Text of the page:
Meyers, Roman, Friedberg & Lewis has a Coronavirus Response Team. Contact Jon Hyman to help with how your business should
continue to respond to this national emergency.

Thursday, October 15, 2009

Do you check on your employees’ absences?

According to a recent survey conducted by, 32% of employees report that they played hooky from work at least one day last year when they were not ill. In those one-third of employees, the following reasons were cited:

  • Because they just didn’t feel like going to work that day (32%)
  • Doctors appointments (31%)
  • Relaxation (28%)
  • To catch up on sleep (16%)
  • Personal errands (13%)
  • Something work-related, such as missing a meeting or needing more time to complete a project (12%)
  • Housework (10%)
  • To spend time with family and friends (10%)

When asked for the most bizarre excuses given by employees for missing work, employers listed the following:

  • I got sunburned at a nude beach and can’t wear clothes.
  • I woke up in Canada.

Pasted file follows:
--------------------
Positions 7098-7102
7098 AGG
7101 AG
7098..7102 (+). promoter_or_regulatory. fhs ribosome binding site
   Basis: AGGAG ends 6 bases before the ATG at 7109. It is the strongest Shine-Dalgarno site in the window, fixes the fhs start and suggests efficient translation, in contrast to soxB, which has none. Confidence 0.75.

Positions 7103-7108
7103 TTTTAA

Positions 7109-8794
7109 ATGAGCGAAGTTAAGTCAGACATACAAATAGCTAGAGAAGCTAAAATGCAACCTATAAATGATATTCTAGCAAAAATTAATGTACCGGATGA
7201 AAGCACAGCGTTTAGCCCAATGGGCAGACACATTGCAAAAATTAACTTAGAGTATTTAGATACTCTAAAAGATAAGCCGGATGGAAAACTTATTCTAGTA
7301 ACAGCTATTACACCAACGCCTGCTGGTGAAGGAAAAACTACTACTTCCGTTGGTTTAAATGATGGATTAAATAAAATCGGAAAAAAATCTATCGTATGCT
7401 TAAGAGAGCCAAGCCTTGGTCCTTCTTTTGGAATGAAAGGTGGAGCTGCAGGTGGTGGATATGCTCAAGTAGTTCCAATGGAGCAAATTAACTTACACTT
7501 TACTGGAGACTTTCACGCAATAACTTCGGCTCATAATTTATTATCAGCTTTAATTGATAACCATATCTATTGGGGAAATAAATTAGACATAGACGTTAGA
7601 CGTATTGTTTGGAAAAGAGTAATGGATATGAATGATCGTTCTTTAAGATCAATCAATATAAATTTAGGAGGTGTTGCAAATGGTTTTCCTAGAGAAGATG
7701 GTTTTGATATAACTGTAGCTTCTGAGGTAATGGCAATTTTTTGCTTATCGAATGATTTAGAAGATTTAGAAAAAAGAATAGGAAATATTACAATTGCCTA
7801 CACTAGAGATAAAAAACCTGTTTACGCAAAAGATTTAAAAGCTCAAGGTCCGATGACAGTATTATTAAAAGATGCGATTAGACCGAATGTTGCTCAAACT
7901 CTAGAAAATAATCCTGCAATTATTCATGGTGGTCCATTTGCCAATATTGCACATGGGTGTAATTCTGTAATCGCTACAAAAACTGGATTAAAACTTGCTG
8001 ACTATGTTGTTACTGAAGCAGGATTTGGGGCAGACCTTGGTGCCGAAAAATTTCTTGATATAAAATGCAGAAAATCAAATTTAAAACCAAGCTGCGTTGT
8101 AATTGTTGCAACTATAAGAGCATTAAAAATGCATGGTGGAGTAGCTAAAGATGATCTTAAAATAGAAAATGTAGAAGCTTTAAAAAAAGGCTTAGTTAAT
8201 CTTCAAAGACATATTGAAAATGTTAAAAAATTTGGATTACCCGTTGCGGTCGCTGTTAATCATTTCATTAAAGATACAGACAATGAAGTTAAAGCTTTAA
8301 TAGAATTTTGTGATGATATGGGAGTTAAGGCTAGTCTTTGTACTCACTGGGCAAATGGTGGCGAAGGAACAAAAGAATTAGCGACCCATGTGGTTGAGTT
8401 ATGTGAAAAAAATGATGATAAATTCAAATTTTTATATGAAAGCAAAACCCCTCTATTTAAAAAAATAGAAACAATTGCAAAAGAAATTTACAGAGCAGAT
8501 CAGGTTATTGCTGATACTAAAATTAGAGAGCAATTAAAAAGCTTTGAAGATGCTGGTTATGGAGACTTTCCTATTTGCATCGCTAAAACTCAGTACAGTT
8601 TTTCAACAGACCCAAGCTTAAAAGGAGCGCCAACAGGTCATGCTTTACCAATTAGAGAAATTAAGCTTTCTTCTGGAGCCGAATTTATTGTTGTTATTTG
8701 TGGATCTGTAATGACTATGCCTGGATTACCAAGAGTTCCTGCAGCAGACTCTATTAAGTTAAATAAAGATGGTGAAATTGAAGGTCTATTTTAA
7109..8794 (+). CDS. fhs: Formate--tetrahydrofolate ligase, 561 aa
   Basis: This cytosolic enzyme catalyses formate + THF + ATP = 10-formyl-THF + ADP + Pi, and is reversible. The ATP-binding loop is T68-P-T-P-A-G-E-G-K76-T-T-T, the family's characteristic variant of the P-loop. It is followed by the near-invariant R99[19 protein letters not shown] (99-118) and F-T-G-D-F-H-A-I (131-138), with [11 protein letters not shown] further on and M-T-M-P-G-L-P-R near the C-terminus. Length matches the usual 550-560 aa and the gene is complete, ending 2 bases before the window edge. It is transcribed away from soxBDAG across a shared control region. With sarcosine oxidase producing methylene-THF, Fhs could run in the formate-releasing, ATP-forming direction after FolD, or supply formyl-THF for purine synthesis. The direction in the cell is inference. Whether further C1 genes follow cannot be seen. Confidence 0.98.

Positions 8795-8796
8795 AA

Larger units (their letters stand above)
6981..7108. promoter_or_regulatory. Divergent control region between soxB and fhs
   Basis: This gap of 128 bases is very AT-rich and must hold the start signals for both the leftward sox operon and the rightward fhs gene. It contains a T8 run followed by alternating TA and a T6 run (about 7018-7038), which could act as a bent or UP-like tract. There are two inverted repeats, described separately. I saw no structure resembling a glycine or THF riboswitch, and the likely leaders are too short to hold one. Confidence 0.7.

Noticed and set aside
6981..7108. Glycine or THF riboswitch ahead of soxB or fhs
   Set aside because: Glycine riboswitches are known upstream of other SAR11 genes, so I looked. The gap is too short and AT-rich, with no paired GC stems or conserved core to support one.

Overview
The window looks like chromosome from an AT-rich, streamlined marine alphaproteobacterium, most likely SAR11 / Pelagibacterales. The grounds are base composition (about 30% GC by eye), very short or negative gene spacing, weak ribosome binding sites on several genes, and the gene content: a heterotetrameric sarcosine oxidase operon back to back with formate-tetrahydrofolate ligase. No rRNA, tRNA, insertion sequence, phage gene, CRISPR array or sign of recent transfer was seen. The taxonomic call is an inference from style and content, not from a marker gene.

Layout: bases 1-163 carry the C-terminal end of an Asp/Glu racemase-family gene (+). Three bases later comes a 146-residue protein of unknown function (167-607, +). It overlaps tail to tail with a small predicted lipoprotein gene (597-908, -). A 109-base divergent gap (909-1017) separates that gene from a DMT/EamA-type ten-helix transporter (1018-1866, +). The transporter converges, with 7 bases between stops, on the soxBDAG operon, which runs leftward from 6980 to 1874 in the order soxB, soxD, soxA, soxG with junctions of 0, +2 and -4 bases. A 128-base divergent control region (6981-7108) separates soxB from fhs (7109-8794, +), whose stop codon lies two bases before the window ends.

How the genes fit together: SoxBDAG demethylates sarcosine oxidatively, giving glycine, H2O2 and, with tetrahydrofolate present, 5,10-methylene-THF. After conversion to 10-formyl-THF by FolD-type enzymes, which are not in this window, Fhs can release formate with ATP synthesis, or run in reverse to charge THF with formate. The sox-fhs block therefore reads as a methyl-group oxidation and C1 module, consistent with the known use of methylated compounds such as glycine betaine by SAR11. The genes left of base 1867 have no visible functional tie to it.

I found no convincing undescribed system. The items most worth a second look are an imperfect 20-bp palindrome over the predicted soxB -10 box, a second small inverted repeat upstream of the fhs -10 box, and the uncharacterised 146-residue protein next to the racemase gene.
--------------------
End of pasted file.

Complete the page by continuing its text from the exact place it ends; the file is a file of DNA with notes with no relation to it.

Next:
• I got caught selling an alligator.
  • My buddies locked me in the trunk of an abandoned car after a weekend of drinking.
  • I accidentally hit a nun with my motorcycle.

Despite all this data, only 29% of employers reported that they checked up on an absent employee, and only 15% said they have fired a worker for missing work without a legitimate excuse.

To my readers: Do you check on absent employees? Do you discipline or terminate employees for illegitimate absences? Or, do you think that employees are entitled to a certain number of mental health or personal days each year?

The logical answer to all of these issues – paid time off, instead of sick days.

Presented by Kohrman Jackson & Krantz, with offices in Cleveland and Columbus. For more information, contact Jon Hyman, a partner in our Labor & Employment group, at (216) 736-7226 or